The new rules of marketing



Marketing | Opinion

By Jo Macdermott

Marketing has changed drastically over the last decade, and especially so over the last five years.

With the rise in popularity of social media and content marketing, the old rules of marketing have been replaced by new rules. Has your business caught up, or are you still trying to market as if it is 2003? There are a number of reasons why it’s essential to update your marketing approach if you haven’t already, or risk losing out on business.

Many businesses apply the same ideas that worked for them previously to their social media and content marketing, and are surprised when they don’t get the results they are looking for. Customers have changed and their expectations are different. Just recently in the Next Marketing office, we were discussing our annual leave plans and my marketing assistant had a holiday package quote for a trip to Fiji.  As a marketing exercise, we checked out reviews of the hotel and it’s social media presence and quickly ascertained that there were several problems with the hotel.  The result? A call back to the travel agent to say ‘Thanks, but no thanks’.

If you are wondering if your business has caught up with the times, here are some of the old rules that are no longer relevant, and what you should be trying instead:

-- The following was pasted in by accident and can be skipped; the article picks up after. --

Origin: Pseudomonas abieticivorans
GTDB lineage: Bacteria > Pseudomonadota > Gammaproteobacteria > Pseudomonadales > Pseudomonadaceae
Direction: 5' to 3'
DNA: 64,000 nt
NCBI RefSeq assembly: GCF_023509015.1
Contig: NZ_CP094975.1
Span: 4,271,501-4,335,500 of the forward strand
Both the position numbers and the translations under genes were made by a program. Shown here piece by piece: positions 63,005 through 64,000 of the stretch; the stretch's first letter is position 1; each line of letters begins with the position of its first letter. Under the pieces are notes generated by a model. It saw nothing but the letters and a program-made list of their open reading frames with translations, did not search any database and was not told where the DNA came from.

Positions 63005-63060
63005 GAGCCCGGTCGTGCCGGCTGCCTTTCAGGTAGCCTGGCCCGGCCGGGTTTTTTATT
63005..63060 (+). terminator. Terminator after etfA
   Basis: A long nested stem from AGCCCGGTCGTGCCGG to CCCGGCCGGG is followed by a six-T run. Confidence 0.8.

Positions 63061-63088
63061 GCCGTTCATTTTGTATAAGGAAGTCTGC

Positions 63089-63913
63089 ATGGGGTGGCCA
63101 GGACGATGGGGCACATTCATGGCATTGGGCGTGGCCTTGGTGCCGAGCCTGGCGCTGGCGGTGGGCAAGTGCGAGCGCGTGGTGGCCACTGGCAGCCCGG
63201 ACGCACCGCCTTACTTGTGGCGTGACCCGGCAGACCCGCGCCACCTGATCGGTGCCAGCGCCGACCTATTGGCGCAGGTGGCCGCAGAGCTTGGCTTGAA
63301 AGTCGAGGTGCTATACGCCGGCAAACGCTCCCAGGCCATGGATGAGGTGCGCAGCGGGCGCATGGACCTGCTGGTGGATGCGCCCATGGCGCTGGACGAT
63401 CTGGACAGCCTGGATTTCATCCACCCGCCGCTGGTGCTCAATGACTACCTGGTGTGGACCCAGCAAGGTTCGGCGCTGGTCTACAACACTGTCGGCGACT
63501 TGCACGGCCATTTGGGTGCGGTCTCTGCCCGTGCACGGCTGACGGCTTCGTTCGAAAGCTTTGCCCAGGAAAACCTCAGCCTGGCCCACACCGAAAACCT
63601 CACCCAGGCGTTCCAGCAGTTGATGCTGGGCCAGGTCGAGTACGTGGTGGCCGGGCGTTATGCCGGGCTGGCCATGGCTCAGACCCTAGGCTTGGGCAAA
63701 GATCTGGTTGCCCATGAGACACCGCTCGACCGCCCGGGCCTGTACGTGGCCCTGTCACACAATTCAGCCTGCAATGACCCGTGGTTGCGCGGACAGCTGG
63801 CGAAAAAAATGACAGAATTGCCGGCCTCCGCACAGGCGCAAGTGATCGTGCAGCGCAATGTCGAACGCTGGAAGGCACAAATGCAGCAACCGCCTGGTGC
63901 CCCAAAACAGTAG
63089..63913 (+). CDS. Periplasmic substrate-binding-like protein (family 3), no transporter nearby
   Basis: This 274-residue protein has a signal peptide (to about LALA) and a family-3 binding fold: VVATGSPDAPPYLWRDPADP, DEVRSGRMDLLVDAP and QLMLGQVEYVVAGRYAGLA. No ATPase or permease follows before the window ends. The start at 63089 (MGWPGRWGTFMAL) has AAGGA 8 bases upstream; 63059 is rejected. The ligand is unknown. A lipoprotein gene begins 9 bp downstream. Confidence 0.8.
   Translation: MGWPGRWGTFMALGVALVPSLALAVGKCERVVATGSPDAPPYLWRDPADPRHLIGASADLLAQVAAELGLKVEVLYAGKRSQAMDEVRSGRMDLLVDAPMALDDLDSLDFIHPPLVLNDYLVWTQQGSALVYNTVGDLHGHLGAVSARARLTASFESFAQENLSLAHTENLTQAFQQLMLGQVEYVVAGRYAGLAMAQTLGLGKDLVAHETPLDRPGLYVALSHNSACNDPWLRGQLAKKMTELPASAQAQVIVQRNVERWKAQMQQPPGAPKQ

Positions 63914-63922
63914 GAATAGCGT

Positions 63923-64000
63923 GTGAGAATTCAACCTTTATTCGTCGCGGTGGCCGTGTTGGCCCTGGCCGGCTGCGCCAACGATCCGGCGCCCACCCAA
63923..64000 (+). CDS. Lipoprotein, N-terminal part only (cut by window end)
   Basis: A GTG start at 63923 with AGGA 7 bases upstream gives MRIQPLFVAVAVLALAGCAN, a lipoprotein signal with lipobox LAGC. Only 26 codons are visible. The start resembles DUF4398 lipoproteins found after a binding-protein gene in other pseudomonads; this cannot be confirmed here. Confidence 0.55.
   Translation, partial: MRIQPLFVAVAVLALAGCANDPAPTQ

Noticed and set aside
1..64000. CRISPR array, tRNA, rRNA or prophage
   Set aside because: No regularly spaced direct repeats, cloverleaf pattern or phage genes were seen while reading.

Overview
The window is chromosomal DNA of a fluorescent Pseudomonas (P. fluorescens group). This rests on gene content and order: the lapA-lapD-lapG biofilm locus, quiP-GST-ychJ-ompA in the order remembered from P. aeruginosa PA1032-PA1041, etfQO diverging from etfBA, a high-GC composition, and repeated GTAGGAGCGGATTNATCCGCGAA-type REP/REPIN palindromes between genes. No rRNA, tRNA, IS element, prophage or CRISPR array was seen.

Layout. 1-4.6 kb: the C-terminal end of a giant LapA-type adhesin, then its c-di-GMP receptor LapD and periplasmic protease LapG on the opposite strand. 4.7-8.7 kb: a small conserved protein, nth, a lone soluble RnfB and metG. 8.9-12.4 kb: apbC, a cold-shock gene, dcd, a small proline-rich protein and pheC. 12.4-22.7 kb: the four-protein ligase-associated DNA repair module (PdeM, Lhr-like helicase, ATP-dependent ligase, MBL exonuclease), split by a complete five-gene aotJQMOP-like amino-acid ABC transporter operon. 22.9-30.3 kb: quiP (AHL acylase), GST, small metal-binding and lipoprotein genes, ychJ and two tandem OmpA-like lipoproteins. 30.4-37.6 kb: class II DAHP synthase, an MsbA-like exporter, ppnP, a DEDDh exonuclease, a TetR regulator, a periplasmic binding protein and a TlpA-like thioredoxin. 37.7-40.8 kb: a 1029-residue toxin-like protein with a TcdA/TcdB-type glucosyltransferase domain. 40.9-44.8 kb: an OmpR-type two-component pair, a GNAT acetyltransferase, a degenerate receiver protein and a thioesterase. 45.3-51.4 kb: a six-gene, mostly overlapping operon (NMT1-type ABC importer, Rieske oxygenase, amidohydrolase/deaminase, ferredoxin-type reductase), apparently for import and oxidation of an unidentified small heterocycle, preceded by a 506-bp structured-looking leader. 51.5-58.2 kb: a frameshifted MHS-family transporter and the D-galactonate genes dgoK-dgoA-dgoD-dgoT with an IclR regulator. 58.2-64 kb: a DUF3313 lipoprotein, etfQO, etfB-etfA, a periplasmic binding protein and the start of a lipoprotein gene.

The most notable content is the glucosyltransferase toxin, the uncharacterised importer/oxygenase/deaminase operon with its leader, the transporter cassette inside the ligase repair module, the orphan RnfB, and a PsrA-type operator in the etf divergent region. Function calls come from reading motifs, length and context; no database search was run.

Appealing to a mass market

It used to be that companies would create a product that was designed to appeal to as many people as possible, and attempt to sell it on a mass scale. More recently audiences have become fragmented into different niche groups, and this approach simply doesn’t work. A more effective approach is to create a product designed to appeal specifically to a certain group, and market it specifically towards them.

Broadcasting your marketing message to as many people as possible

Along with the mass market approach comes mass marketing. Distributing your message to as wide an audience as possible used to be an effective approach, but now with so many different messages being received at once, audiences have become immune to the mass appeal approach. Unless your message is specifically targeted at them, your potential customers are likely to ignore it.

Creating a brand name and using it to market products from a number of different categories

Branding used to be a way for businesses to create an identity, which they would then use to sell their products to customers. These days, most customers pay little attention to brand messages, and there is an inherent distrust of companies and big brands. If you want to effectively create a brand that your customers will pay attention to, you need to give them the power (through feedback) to determine your brand and the direction it takes.

The future of marketing is not in the distribution of marketing messages to a mass audience, but in narrowly targeting a specific section of customers.

With consumers dispersing into smaller groups with different needs and identities, a more focused approach is going to get much better results.

Customers also expect to be able to interact with your brand, and have a say in how it develops, rather than being passive consumers.

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